Second, William complains that the sentencing court should have ordered a mental examination under 18 U.S.C. Sec. 3552(c). That provision, however, says that a district court "may" order a psychological examination of the defendant if it "desires more information than is otherwise available to it as a basis for determining the mental condition of the defendant." Id. (emphasis supplied). In this case, the court was keenly aware of William's psychological difficulties. The records he placed before the district judge showed a history of drug and alcohol abuse as well as personality disorders, such as narcissism. The judge could reasonably have concluded that the first set of matters was not directly related to the sentencing decision, see U.S.S.G. Sec. 5H1.4, p.s., while a mental examination would add little or nothing of value to what it already knew about the second. In our view, the court did not exceed its discretionary authority to decide not to order the examination.5
We need go no further. Though the combination comprises a bitter pill, defendants' convictions appear lawful, but their reduced sentences appear to have been inappropriately conceived. Consequently, for the reasons we have discussed, we affirm the convictions but vacate the defendants' sentences. We remand the matter to the district court for resentencing consistent with this opinion.
Chief Judge Stephen Breyer heard oral argument in this matter and participated in the drafting of the opinion, but did not participate in issuance of the panel's opinion. The remaining two panelists therefore issue this opinion pursuant to 28 U.S.C. Sec. 46(d)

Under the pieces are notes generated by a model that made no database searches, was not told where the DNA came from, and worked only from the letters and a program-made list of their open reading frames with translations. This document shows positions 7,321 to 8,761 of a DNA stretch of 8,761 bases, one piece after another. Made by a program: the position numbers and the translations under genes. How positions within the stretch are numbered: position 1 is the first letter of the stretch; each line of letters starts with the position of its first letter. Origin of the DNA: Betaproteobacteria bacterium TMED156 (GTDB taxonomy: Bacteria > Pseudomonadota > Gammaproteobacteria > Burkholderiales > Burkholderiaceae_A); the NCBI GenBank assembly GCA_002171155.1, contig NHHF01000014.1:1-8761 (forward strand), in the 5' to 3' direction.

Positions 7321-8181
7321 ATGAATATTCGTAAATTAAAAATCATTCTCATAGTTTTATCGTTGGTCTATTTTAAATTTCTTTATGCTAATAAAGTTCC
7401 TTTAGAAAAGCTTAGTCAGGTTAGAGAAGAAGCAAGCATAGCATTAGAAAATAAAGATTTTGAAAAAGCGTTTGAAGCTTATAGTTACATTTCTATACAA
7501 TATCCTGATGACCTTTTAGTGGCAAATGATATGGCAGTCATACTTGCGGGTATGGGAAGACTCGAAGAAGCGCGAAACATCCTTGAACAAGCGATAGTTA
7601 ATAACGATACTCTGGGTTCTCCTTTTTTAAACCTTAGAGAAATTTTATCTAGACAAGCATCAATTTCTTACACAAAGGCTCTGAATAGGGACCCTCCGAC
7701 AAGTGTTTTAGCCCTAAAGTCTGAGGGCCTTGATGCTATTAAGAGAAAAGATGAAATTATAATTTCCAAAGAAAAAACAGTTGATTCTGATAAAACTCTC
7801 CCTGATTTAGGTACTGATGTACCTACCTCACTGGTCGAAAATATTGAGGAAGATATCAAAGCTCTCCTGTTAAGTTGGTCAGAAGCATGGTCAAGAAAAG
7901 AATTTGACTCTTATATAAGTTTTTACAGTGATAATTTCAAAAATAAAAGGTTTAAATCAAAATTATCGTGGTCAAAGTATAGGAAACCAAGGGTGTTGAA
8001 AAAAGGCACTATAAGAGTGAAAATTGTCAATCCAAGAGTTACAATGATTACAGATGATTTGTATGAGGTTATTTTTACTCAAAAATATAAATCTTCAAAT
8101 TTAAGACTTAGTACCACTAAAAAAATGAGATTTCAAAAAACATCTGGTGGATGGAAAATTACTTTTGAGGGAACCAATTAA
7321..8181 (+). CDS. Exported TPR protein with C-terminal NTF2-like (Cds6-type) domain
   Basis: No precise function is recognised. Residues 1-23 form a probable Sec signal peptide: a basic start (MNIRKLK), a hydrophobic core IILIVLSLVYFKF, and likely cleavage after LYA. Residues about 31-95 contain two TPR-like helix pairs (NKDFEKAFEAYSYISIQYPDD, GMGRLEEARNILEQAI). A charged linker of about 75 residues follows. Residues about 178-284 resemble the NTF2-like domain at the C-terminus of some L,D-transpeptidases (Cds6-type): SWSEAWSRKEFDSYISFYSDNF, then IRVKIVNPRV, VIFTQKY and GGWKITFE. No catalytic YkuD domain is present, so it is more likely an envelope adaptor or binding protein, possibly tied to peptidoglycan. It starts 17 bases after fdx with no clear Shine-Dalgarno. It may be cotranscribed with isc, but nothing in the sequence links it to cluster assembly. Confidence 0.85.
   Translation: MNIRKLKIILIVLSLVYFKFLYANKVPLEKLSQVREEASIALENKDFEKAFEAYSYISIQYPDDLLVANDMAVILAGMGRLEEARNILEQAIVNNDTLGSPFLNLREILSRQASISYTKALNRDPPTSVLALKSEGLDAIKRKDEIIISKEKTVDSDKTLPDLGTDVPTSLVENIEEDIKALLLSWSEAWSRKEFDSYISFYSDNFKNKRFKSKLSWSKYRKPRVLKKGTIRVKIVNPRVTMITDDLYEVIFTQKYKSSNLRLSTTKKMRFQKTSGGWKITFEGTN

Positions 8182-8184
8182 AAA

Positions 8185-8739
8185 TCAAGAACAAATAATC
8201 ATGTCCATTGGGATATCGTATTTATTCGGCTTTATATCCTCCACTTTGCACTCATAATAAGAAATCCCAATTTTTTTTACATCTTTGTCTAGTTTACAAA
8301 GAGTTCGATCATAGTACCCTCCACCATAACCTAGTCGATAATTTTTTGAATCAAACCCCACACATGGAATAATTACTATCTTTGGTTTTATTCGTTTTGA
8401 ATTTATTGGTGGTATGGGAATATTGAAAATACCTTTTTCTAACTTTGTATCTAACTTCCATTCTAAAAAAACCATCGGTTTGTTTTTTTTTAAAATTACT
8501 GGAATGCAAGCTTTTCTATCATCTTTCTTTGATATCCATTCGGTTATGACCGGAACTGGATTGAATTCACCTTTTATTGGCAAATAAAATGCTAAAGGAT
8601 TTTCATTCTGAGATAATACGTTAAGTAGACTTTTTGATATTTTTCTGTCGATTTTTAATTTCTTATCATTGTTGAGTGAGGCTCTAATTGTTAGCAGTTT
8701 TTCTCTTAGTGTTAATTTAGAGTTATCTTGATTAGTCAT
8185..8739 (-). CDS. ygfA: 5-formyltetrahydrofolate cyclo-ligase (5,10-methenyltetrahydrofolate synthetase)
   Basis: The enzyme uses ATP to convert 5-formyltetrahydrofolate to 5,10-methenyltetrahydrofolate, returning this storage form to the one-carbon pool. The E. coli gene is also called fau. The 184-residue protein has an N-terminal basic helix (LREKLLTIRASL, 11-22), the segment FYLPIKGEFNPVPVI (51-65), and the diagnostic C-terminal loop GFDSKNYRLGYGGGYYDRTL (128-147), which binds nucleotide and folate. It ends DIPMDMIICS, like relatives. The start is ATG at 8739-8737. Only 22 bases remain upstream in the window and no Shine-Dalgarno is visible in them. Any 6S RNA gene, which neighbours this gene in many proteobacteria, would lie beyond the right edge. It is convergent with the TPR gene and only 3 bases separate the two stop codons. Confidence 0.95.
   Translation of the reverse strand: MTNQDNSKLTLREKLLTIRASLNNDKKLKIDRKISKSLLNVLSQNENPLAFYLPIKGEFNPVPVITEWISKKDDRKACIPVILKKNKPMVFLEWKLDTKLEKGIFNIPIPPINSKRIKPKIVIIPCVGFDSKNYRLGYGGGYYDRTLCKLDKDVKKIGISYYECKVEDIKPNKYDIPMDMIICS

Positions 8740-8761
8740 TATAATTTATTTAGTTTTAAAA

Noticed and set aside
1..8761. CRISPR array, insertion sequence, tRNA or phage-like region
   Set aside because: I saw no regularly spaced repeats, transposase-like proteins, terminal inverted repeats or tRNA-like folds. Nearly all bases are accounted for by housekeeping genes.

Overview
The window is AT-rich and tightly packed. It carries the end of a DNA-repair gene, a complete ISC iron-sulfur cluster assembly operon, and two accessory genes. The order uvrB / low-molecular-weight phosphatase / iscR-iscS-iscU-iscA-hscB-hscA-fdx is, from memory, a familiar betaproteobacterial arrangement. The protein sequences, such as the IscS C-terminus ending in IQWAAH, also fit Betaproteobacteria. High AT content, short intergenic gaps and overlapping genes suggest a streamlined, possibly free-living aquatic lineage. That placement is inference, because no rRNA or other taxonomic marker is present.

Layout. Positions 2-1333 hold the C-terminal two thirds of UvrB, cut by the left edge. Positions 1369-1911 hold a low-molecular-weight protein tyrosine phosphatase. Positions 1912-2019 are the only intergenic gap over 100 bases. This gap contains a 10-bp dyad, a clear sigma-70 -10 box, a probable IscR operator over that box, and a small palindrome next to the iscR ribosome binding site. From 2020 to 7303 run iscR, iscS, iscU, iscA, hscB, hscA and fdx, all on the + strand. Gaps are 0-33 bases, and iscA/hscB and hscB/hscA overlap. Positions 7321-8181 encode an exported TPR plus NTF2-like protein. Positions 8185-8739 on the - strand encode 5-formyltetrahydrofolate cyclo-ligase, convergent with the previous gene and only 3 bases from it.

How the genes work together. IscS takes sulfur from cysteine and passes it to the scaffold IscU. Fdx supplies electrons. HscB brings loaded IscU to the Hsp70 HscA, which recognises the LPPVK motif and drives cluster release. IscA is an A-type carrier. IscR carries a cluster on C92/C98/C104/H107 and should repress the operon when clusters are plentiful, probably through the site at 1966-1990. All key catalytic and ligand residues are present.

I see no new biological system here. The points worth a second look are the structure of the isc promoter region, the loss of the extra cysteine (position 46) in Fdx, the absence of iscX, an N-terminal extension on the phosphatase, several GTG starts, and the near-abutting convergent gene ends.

One of the counts of conviction has since been dismissed on motion of the government
Our determination that the defendants' conduct, as charged and proven, fell within the "heartland" of section 841 bears a strong analytical resemblance to our recent decision in United States v. LeBlanc, 24 F.3d 340 (1st Cir.1994). There, the district court, confronted with bookmakers who had laundered gambling proceeds and who stood convicted of violating, inter alia, 18 U.S.C. Secs. 1956-1957 (proscribing "structuring" of certain monetary transactions), departed downward to make the sentences commensurate with the relatively modest GSR that customarily characterized gambling offenses (rather than the relatively steep GSR that customarily characterized money laundering offenses). The court premised the departure on the ground that the money laundering offenses "stem[med] from the prior specified unlawful activity of operating an illegal gambling business," and, therefore, fell "outside ... the 'heartland' of the money laundering guidelines." Id. at 345. We reversed, holding that, since the proscribed conduct "not only comes within the plain meaning of [the anti-structuring statute], but also was within the full contemplation of Congress when it enacted that statute," id. at 347, the court's stated ground of departure could not be upheld, id. at 347-48. So it is here
Technically, there are two statutes involved in the count of conviction here. 21 U.S.C. Sec. 846 outlaws conspiracies to violate drug trafficking laws, while 21 U.S.C. Sec. 841 is the particular drug trafficking law that these defendants allegedly conspired to violate. For ease in reference, we shall refer to the conspiracy as a "section 841 conspiracy."
Other circuits have found this approach to be rational and, consequently, have rejected similar importunings. See, e.g., Crowell, 9 F.3d at 1454; Shabazz, 933 F.2d at 1036-37
We note, moreover, that William does not claim financial inability to arrange for such an examination at his own expense. Cf. 18 U.S.C. Sec. 3006A(e)(1) (instructing courts to appoint "investigative, expert, or other services" where such services are necessary and the defendant cannot otherwise afford them)